“Hey Mom, they have pizza in Italy too!” American tourist family overheard in Rome
There was no debate or discussion about evening meal, we were in Naples and it had to be pizza, it had to be pizza because Naples is the home of the dough based, tomato topped classic.
Legend has it that Queen Margherita of Savoy gave her name to the most famous pizza of all on a visit there in 1889.
Tired of French gourmet cooking (as you might well be) she summoned the city’s most famous pizza-maker, Raffaele Esposito, and asked him to bake her three pizzas and she would chose her favourite. Like a judge on a cookery TV programme she decided upon the patriotic version, prepared in the colours of the Italian flag – red (tomato), green (basil), and white (mozzarella) and this became the Pizza Margherita.
Everyone in Naples eats pizza, I have never seen so many pizza restaurants in one place, I tried to work out how many pizzas might be eaten here in a single day but I found the number to be so big it was so incalculable that I feared my head might possibly explode.
Interestingly I cannot see that Italy has a National Pizza Day. Maybe, and this is an interesting fact, because in terms of pizza consumption per population Italy is only fifth in the World. A lot of places outside of Naples are clearly bringing the numbers down. Fourth is Germany, third is the UK, second is the USA but first is NORWAY! I can understand that, if I lived in Norway I would eat cheap pizza because Norway is amongst the most expensive places to live in the World.
The USA has a National Pizza Day on February 9th. Over four billion pizzas are sold in America every year, 17% of all restaurants are pizzerias, including Italy at World Showcase at Disney World at EPCOT and around about three hundred and fifty pizza slices are eaten every second. Pepperoni is the most popular pizza at just over one-third of all pies ordered. Not one of my favourites I have to confess.
“When the moon hits your eye like a big pizza pie that’s Amore” (Harry Warren/Jack Brooks)
When I was a boy growing up we didn’t have pizza!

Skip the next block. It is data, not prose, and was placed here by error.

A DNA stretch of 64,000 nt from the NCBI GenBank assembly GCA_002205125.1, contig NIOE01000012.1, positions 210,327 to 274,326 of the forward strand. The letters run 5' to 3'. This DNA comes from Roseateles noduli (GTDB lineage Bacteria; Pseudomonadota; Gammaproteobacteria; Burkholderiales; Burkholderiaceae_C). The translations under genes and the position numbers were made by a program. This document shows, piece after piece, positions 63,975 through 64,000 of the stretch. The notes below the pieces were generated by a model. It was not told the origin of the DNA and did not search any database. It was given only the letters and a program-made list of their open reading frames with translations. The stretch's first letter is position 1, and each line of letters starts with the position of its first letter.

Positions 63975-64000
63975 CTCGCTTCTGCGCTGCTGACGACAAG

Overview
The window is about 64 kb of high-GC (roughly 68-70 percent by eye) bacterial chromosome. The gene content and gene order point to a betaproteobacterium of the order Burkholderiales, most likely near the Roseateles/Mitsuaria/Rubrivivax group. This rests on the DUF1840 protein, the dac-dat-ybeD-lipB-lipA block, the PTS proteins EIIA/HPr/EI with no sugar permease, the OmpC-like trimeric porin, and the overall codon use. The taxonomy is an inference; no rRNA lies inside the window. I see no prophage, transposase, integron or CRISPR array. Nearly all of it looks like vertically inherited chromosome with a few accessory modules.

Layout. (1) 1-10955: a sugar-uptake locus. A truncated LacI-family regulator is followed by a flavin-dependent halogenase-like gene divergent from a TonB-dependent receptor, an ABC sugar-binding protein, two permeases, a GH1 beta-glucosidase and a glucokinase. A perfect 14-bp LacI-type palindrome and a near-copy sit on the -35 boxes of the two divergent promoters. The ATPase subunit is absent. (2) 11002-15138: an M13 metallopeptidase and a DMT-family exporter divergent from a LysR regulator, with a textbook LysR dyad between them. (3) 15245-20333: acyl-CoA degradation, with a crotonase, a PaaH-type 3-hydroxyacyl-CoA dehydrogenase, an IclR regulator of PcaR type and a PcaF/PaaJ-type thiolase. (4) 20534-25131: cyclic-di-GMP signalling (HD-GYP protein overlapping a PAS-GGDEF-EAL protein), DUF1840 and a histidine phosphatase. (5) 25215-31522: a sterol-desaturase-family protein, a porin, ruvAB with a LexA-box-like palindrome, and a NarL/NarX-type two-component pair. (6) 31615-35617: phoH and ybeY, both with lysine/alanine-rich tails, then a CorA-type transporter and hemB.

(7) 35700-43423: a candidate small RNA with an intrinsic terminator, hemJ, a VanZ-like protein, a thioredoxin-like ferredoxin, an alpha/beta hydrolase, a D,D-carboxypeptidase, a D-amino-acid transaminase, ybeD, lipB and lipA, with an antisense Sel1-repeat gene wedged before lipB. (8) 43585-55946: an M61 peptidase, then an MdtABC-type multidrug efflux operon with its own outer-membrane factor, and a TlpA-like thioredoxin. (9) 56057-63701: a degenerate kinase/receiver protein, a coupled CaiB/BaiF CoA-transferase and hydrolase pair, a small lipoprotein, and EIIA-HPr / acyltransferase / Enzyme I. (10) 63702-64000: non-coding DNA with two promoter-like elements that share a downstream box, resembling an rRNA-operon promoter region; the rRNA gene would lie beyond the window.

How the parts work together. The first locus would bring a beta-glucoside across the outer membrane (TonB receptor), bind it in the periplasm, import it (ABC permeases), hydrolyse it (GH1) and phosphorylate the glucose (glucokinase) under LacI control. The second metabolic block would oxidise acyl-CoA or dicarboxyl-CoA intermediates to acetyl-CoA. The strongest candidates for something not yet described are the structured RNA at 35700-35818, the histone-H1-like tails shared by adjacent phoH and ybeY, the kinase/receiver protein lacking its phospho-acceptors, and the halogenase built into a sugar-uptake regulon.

For my Mum preparing food took up a lot of every day because there were no convenience meals and everything had to be prepared from scratch. We had never heard of moussaka, paella or lasagne and the week had a predictable routine. There was complete certainty about the menu because we generally had the same thing at the same time on the same day every week, there were no foreign foods at all, no pasta or curries and rice was only ever used in puddings.
I can still remember my very first pizza and I consider myself fortunate that it was in Italy, in 1976, my first ever overseas holiday when I visited Sorrento with my dad.
I became an immediate fan of the Italian classic and all of its variants just so long as it doesn’t have pineapple on it. Unless you live in Hawaii pineapple on a pizza is just plain wrong. And, I am not the only one who thinks this way; in February 2017, the President of Iceland, Guðni Th. Jóhannesson said and he was ‘fundamentally opposed’ to pineapple on pizzas. In his words…
“I like pineapples, just not on pizza. I do not (unfortunately) have the power to make laws which forbid people to put pineapples on their pizza.”
Today, authentic Neapolitan pizzas are made only with local produce and have been given the status of a ‘guaranteed traditional speciality’. This allows only three official variants: pizza Marinara, which is made with tomato, garlic, oregano and extra virgin olive oil, pizza Margherita, made with tomato, sliced mozzarella, basil and extra virgin olive oil, and pizza Margherita Extra made with tomato, buffalo mozzarella from Campania, basil and extra virgin olive oil.
Pizza should be kept simple but it is not only pineapple that is used to spoil it.
Canada joins in on USA Pizza Day and I nominate this Poutine (fried potato, gravy and cheese curds) Pizza as probably the worst ever variation on the famous pie.
If we had ever had pizza at home and my mum served this up I can guarantee that I would be there twenty-four hours later listening to her repeat over and again – “you are not leaving the table until you have eaten all of your dinner” or, on rare occasions that I could wear her down…” one more mouthful and you can get down” and just to make it clear that didn’t include “I don’t want to eat this shit.”
On this occasion we stumbled upon an excellent pizzaria down a predictable untidy back street and went downstairs into the restaurant. Good job we were early because within half an hour it was heaving with customers. The food was cheap, the house wine was served in a jug and I would like to tell you that I had a classic Margherita but I can’t because I added ham, olives and artichokes to the topping. It was wonderful. So good we made an instant decision that we would return again the following evening.
We walked back through the grubby urban scarred back streets of Naples to our accommodation, our senses and stomachs overflowing full to busting after an excellent first day.
I liked it here. I really liked it here!
What is your favourite pizza, do tell?